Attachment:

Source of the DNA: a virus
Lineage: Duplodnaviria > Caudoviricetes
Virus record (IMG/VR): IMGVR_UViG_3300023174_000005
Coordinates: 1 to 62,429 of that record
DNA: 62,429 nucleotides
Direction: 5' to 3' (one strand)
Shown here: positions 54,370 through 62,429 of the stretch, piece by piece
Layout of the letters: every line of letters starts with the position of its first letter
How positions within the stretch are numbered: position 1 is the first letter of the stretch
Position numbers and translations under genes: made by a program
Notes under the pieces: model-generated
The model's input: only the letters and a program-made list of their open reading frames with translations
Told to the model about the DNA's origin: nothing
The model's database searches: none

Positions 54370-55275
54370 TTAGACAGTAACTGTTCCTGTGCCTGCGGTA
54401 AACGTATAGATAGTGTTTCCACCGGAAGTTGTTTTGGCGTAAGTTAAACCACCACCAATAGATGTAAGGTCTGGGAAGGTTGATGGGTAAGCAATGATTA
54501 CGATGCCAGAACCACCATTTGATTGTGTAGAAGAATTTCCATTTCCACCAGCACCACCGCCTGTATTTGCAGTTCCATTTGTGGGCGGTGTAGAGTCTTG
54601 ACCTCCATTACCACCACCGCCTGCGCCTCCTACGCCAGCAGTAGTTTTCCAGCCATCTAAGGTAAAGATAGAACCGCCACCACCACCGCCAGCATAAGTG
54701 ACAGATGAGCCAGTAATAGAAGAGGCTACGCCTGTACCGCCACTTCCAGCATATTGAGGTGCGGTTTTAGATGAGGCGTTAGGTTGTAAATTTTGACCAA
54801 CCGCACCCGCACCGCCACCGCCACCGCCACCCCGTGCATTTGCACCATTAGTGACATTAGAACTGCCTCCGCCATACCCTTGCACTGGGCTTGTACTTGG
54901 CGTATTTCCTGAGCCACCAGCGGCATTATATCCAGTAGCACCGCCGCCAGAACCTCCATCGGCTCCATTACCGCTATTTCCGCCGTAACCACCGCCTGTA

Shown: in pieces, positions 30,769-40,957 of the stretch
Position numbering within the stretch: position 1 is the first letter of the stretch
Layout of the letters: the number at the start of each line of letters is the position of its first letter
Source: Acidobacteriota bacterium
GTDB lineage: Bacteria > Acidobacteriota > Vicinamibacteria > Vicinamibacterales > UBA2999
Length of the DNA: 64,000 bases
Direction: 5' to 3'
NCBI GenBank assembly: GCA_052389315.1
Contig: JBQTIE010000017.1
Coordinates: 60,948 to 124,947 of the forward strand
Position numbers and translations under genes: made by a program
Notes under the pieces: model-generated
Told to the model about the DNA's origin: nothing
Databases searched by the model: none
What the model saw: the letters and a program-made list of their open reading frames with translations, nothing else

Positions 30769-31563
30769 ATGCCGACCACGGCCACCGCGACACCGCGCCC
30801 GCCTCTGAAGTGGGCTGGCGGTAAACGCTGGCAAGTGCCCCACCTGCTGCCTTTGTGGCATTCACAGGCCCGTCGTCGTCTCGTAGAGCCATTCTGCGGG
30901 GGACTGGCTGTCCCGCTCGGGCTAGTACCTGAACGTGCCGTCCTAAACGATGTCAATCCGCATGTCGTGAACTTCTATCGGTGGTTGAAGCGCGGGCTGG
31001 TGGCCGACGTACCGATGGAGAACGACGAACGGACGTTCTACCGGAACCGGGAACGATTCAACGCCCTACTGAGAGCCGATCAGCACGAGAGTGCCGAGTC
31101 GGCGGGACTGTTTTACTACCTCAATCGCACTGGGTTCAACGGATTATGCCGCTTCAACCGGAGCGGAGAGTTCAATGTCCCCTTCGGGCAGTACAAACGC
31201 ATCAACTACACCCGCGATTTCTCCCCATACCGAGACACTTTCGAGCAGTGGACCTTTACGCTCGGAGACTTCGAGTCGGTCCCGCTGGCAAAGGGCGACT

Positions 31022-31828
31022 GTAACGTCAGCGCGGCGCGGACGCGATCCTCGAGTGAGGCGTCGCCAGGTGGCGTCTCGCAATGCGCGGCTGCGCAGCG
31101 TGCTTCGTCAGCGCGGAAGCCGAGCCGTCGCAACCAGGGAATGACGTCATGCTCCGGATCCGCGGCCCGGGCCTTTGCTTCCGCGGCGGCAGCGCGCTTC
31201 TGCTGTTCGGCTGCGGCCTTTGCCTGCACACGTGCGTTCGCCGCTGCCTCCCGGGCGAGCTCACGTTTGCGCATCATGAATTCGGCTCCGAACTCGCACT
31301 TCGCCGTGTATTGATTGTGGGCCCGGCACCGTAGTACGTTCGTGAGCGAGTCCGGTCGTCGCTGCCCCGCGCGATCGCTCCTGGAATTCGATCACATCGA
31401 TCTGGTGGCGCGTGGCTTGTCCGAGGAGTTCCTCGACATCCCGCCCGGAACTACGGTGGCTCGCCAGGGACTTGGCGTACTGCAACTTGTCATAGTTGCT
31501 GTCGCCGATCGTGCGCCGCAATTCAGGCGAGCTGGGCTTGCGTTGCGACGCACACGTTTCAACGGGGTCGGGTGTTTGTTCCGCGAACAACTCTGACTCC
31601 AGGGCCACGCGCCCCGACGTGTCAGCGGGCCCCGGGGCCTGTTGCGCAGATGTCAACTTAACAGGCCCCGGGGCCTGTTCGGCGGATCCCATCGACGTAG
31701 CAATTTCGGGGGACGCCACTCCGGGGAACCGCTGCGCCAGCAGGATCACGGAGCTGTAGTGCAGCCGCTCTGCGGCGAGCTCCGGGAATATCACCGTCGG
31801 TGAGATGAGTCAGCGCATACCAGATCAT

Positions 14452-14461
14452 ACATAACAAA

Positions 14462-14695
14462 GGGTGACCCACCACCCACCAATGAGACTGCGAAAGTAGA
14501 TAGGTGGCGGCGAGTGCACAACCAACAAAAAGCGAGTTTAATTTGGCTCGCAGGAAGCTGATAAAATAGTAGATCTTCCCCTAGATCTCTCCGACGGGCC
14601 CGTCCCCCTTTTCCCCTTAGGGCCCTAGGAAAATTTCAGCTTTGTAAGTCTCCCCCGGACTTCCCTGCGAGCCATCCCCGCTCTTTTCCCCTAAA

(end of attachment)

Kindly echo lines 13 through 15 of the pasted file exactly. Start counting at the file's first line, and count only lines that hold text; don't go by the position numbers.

Told to the model about the DNA's origin: nothing
The model's database searches: none

Positions 54370-55275